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How to protect yourself against scams

WISE - Blog for April 2014 by Victoria Collins, Ph.D., CFP Founder, Invest In Yourself and Co-Founder of WISE

Skimming through my emails the other day, one caught my attention. It said “Account Alert – IMPORTANT Membership Notification for your Card.” It was clearly from customer service at American Express and said “NEW! Card Security Guarding Procedures.” On the upper right corner under the American Express logo it said it was for the account number starting with 37. I grabbed my purse and sure enough my card started with 37. To verify, they instructed me to click on the attachment which would take me to a web page with a form to fill out and save.

This was a scam and a clever one at that. Sometimes when we’re busy and going through emails quickly, we’re less discerning, less observant and we’re vulnerable to scams that are so well designed they look just emails from our banks and credit card companies.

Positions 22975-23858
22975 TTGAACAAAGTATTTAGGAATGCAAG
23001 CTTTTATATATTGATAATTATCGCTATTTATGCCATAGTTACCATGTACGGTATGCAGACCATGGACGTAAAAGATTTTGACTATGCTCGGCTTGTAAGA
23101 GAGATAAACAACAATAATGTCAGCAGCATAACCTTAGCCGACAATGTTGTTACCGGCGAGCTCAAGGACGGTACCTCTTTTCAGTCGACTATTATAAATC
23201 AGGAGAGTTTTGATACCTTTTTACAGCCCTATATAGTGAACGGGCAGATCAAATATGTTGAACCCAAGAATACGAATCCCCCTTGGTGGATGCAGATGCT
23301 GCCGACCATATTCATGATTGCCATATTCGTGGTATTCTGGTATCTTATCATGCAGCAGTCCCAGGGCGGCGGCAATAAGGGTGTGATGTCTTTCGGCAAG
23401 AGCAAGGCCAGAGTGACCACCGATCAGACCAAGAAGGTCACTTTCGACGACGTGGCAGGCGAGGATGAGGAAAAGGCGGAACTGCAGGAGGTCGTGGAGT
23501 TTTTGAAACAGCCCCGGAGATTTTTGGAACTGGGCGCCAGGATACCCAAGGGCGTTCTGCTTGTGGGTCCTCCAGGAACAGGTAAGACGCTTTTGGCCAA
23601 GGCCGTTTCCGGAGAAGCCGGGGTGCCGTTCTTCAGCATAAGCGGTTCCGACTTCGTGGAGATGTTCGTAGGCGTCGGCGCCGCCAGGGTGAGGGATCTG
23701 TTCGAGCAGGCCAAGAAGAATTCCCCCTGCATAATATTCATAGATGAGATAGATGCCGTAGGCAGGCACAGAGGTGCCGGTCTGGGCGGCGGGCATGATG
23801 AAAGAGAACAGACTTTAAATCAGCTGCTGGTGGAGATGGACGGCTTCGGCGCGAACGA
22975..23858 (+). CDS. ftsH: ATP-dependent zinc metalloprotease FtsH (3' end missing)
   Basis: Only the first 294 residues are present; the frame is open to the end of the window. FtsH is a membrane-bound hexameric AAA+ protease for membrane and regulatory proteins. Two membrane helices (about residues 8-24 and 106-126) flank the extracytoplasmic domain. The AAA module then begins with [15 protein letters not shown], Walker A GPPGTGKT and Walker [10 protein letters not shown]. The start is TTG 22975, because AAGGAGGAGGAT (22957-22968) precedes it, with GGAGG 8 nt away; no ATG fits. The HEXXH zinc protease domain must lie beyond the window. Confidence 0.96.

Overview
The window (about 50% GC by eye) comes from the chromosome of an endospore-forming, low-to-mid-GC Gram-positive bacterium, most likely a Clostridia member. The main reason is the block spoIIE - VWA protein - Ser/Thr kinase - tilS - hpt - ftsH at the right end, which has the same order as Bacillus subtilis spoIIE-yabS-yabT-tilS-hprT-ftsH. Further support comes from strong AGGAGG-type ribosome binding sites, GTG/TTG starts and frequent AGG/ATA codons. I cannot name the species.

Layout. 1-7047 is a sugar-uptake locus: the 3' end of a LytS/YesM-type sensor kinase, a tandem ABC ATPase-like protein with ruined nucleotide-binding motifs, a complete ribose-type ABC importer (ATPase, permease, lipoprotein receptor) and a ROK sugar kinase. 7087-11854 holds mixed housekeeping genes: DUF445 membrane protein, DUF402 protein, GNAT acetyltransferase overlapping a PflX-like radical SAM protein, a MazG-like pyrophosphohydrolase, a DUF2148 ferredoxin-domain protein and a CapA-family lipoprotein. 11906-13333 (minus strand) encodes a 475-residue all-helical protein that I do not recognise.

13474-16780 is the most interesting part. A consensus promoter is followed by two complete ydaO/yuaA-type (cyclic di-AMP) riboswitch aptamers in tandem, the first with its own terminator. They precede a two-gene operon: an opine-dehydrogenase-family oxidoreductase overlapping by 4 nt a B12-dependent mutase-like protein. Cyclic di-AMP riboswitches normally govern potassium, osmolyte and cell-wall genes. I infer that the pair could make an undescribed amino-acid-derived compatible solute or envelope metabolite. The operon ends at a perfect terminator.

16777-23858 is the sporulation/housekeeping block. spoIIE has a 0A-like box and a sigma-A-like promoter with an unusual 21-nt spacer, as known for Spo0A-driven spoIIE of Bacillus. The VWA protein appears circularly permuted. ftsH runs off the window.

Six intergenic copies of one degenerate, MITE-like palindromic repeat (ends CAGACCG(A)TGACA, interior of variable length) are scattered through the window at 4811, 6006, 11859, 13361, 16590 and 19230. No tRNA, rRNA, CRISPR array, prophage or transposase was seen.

If the logo and the font and the wording were typical American Express – how did I know it was a scam? First, all American Express cards begin with 37 – if they had given me the last 4 digits which matched my card, it would appear more legitimate. Second, the email had multiple misspellings, such as, “informations” – clearly a typo that wouldn’t have come from American Express. Third, the “from” email didn’t look right – a dot between American and Express and following the @ symbol it said – it just didn’t look right.

The moral of the story: If a credit card company, bank or financial intuition is asking you for your social security number, account number or password, don’t give it to them without first checking with your contact person or visiting the company’s website directly (without using a link provided in an email) and logging in as usual. Identity fraud is the fastest growing crime in America and it is better to be safe than to become a victim.

Here are some resources, you might want to check out to learn more how to protect yourself.

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